10 Questions to Ask Yourself Before Starting a Podcast

Want to start a podcast but not sure where to begin? Wondering what equipment to buy? Curious about how to grow your audience? 

Molly Beck has you covered.

She’s the founder and CEO of Messy.fm, an all-in-one podcast production platform that makes it possible for novice podcasters to record, edit, publish, publicize, and monetize podcasts on the Messy.fm site. Think of it as WordPress for podcasting. 

Beck firmly believes there’s significant demand for podcasts and they can great results for businesses. Why? There are 165 million podcast listeners and only slightly more than 500,000 podcasts being updated regularly, demonstrating a major gap between the amount of content available and the amount of people desiring to listen to it. Translation: Start your podcast. Now.

But before you do, ask yourself these 10 questions:

1. What will you talk about?

The content you like consuming will typically work best in your podcast. Beck suggests asking yourself:  What is the type of content do I wish there was more of? What sections of a bookstore do I gravitate towards?

2. What type of host are you?

  • Expert: A subject-matter expert explaining what you know.
  • Interviewer: Chatting with guests to learn about their lives or their areas of expertise.
  • Journalist: Many reporters pursue podcats, researching stories on an array of genres, whether it be news, business, sports, culture, entertainment, history, and more.

3. What equipment do you need?

  • Microphone. The costs to start are relatively low.  Some platforms (like Messy) don’t require a microphone, but if you choose to get one, Beck recommends two affordable options: the Audio-Technica ATR2100 (around $60) or the Blue Yeti Microphone (around $120).
  • Recording and editing platform. You’ll need a program to record and edit your podcast. Examples are Messy, Skype, Squadcast, and Zencastr.
  • A recording studio or just a quiet space. A soundproof studio is optimal but not necessary. A walk-in closet, a bathroom without windows or even your car can substitute as a recording studio. 

4. Do you want a co-host?

Sure, they need to share your vision for the show, but perhaps more tactically, they must have the same schedule. “I cannot tell you how many people have started a podcast with a co-host, but couldn’t make their schedules line up and the show died,” said Beck.

5. Do you want guests?

Guests are great for interviews, or expanding subject-matter knowledge. But there is another reason to have guests on your show — exposure. Your guests will share your podcast with their audiences on social media and that could expand your podcast’s reach considerably. (More on that later.)

6. How often will you publish your podcast?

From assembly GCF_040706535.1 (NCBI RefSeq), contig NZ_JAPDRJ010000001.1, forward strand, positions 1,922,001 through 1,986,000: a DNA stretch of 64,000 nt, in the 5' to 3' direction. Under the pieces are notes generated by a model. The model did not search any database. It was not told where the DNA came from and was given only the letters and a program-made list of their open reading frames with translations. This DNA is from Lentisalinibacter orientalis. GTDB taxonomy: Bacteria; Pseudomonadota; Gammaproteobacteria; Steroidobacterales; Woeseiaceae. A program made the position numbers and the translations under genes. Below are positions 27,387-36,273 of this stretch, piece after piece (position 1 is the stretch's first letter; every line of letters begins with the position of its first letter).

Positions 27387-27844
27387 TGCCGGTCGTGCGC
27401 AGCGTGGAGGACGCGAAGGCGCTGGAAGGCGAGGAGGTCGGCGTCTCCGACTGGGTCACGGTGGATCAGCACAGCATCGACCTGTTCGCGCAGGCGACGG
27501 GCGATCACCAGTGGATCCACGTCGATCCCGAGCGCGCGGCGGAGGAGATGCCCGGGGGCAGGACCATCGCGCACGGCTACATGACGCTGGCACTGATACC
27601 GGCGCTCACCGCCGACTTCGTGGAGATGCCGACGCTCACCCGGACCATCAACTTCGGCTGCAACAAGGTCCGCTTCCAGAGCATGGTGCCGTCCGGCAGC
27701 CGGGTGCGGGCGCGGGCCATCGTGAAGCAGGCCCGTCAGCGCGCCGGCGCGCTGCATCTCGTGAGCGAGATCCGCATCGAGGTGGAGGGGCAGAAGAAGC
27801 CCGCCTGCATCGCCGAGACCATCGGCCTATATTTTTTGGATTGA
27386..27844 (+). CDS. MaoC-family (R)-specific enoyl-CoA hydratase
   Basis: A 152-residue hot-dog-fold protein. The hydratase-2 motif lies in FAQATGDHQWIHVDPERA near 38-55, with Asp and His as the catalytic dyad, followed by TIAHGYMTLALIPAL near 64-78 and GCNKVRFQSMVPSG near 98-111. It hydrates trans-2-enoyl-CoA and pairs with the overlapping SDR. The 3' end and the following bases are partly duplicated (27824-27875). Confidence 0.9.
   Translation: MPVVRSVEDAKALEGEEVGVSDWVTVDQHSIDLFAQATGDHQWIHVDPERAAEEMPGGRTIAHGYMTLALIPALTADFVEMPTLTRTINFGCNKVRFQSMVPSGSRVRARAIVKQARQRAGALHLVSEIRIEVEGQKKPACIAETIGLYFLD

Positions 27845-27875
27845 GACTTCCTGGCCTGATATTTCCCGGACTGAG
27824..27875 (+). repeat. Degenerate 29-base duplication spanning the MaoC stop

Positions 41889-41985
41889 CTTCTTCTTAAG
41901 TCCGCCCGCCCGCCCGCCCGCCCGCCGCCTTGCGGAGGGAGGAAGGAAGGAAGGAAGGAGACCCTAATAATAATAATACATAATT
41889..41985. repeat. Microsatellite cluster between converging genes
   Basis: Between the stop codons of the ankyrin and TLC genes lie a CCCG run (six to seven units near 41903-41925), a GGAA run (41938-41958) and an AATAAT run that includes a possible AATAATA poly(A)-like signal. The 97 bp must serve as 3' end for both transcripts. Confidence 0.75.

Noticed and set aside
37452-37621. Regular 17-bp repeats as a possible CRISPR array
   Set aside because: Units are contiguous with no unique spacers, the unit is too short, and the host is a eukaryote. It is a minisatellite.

Beck recommends publishing new content on a consistent basis. But that doesn’t mean you debut a new show every Wednesday from now until eternity. Instead, plan out a Season One of your podcast — say eight to 10 episodes. If it’s going well, roll right into Season Two. If not, take some time to make tweaks to the format before you launch new episodes.

7. How do I publish my podcast?

You’ll need two things:

  • Hosting platform/RSS feed. Your podcast will live on an RSS feed and automatically publish new content to listener directories. 
  • Listener directory. This is where listeners will actually find your podcast. Examples are iTunes, Spotify, and Google Play.

8. How to do I grow my audience?

  • Guests. Do they have an audience that’s comparable (or even larger) than yours? Is their audience in your target market? Then they’re probably a good fit. Be really strategic about who you invite on your show, because they can help the reach of your show grow larger.
  • Cross-promote with other podcast hosts. Be a guest on their podcast and ask them to appear on yours. 
  • Press. When you launch your podcast, reach out to local and national media. Even more effective is becoming a value-add for the media. Perhaps one of your podcast guests shared experiences working in Hollywood or broke some news on your show. Pitch it to the press and try to get them to mention your podcast.
  • Have a launch party. The ticket to the party? Have guests show their phones that they’ve downloaded, rated and reviewed your new podcast. It’s a way to get 20 to 25 new reviews your very first day and generate some buzz around your show. 
  • You. Promote your podcast everywhere you have online real estate — Twitter, Facebook, Instagram, and even your email signature can help grow your audience.

9. How can I monetize my podcast?

  • Promote your own business. Use your podcast to entice listeners to become clients or customers.
  • Listener support. Most platforms have a “tip jar” feature that takes credit cards.
  • Live events. Do a live podcast and charge for tickets. This works particularly well for location specific shows. 
  • Sell ads and sponsorships. In general, you’ll need 5,000 downloads per episode to be attractive to sponsors. 
  • Become part of a network. They’ll sell ads on your behalf. You’ll need around 15,000 listeners per episode to get the attention of a podcast network.

10. What metrics should I measure?

The main metric is average downloads per show. Take your total number of listens and divide them by the number of episodes. This is the metric advertisers, sponsors and potential guests want to see.